AI unlikely to gain human-like cognition, unless connected to real world through robots
- University of Sheffield researchers say artificial intelligence systems are unlikely to gain human-like cognition, unless they’re connected to the real world through robots and designed using principles from evolution
- Current AI systems, such as ChatGPT, copy some processes in the human brain to use datasets to solve difficult problems, but Sheffield researchers say this form of disembodied AI is unlikely to resemble the complexities of real brain processing no matter how big these datasets become
- Biological intelligence - such as the human brain - is achieved through a specific architecture that learns and improves using its connections to the real world, but this is rarely used in the design of AI
- Embodying AI in robots so they can interact with the world around them and evolve like the human brain does is the most likely way AI will develop human-like cognition
Connecting artificial intelligence systems to the real world through robots and designing them using principles from evolution is the most likely way AI will gain human-like cognition, according to research from the University of Sheffield.
In a paper published in Science Robotics, Professor Tony Prescott and Dr Stuart Wilson from the University’s Department of Computer Science, say that AI systems are unlikely to resemble real brain processing no matter how large their neural networks or the datasets used to train them might become, if they remain disembodied.
Current AI systems, such as ChatGPT, use large neural networks to solve difficult problems, such as generating intelligible written text. These networks teach AI to process data in a way that is inspired by the human brain and also learn from their mistakes in order to improve and become more accurate.
Although these models have similarities to the human brain, the Sheffield researchers say there are also important differences, which are preventing them from gaining biological-like intelligence.
Firstly, real brains are embodied in a physical system - the human body - that directly senses and acts in the world. Being embodied makes brain processes meaningful in a way that is not possible for disembodied AIs, which can learn to recognise and generate complex patterns in data but lack a direct connection to the physical world. Therefore such AIs have no understanding or awareness of the world around them.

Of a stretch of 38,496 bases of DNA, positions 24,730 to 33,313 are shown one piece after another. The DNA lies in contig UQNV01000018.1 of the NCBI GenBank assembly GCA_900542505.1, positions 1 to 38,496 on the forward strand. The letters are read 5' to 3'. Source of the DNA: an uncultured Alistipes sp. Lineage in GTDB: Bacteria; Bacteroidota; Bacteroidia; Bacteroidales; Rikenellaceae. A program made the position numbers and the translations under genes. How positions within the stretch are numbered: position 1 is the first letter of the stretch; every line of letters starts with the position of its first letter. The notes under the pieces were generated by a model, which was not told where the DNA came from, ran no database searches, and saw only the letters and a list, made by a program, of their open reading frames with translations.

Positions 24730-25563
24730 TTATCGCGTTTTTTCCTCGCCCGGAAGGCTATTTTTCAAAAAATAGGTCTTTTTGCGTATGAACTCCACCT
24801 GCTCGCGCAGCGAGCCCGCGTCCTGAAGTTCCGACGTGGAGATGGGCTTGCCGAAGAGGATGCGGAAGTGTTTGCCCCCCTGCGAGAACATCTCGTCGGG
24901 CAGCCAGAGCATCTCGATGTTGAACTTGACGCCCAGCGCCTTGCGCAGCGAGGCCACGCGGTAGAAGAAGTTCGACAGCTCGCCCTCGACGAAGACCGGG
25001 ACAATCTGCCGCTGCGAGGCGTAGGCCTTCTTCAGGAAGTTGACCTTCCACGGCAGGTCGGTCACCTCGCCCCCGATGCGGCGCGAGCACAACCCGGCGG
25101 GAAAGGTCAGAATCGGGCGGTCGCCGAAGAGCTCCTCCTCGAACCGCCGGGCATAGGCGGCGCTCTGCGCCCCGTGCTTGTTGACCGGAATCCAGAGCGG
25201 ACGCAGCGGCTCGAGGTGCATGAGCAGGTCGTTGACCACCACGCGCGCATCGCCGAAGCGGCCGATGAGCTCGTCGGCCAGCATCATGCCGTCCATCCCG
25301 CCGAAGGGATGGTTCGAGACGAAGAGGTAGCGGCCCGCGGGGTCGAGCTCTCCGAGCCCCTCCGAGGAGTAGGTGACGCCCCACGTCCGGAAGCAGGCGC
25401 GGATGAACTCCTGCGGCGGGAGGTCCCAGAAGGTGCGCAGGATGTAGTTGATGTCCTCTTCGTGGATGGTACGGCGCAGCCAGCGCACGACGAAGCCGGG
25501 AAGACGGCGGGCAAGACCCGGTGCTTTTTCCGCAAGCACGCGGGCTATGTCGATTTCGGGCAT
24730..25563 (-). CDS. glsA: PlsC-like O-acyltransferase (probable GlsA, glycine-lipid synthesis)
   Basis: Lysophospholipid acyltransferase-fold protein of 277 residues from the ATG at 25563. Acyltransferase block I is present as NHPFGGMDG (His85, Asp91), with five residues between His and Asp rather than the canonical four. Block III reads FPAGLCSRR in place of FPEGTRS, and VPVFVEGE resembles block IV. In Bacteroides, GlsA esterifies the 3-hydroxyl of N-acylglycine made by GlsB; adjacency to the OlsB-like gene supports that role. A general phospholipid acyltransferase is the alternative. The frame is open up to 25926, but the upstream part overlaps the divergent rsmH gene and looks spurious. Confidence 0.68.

Secondly, human brains are made up of multiple subsystems, which are organised in a specific configuration - known as architecture - that is similar in all vertebrate animals from fish to humans, but not in AI.
The Sheffield study suggests that biological intelligence - like in the human brain - has developed because of this specific architecture and how it has used its connections to the real world to overcome challenges, learn and improve throughout evolution. This interaction between evolution and development is rarely factored into the design of AI, according to the study.
Professor Tony Prescott, Professor of Cognitive Robotics at the University of Sheffield and Director of Sheffield Robotics, said: “ChatGPT, and other large neural network models, are exciting developments in AI which show that really hard challenges like learning the structure of human language can be solved. However, these types of AI systems are unlikely to advance to the point where they can fully think like a human brain if they continue to be designed using the same methods.
“It is much more likely that AI systems will develop human-like cognition if they are built with architectures that learn and improve in similar ways to how the human brain does, using its connections to the real world. Robotics can provide AI systems with these connections - for example, via sensors such as cameras and microphones and actuators such as wheels and grippers. AI systems would then be able to sense the world around them and learn like the human brain.”
The Sheffield academics say some recent progress in developing AIs for controlling robots has been made. For example, a powerful approach is the use of recurrent neural network models - models composed of multiple feedback loops - that are trained to make better predictions about what might happen next.
These models are making important progress in making robots more adaptable. However, robot AIs are still a long way from resembling real brains in terms of capturing how different brain subsystems work together as part of a broader cognitive architecture, the study suggests.
Dr Stuart Wilson, Senior Lecturer in Computational Neuroscience at the University of Sheffield, said: “Efforts to understand how real brains control bodies, by building artificial brains for robots, have led to exciting developments in robotics and neuroscience in recent decades. After reviewing some of these efforts, which have mainly focussed on how artificial brains can learn, we think the next breakthroughs in AI will come from mimicking more closely how real brains develop and evolve.”
The paper, Understanding brain functional architecture through robotics, is published in Science Robotics. Read the paper in full.
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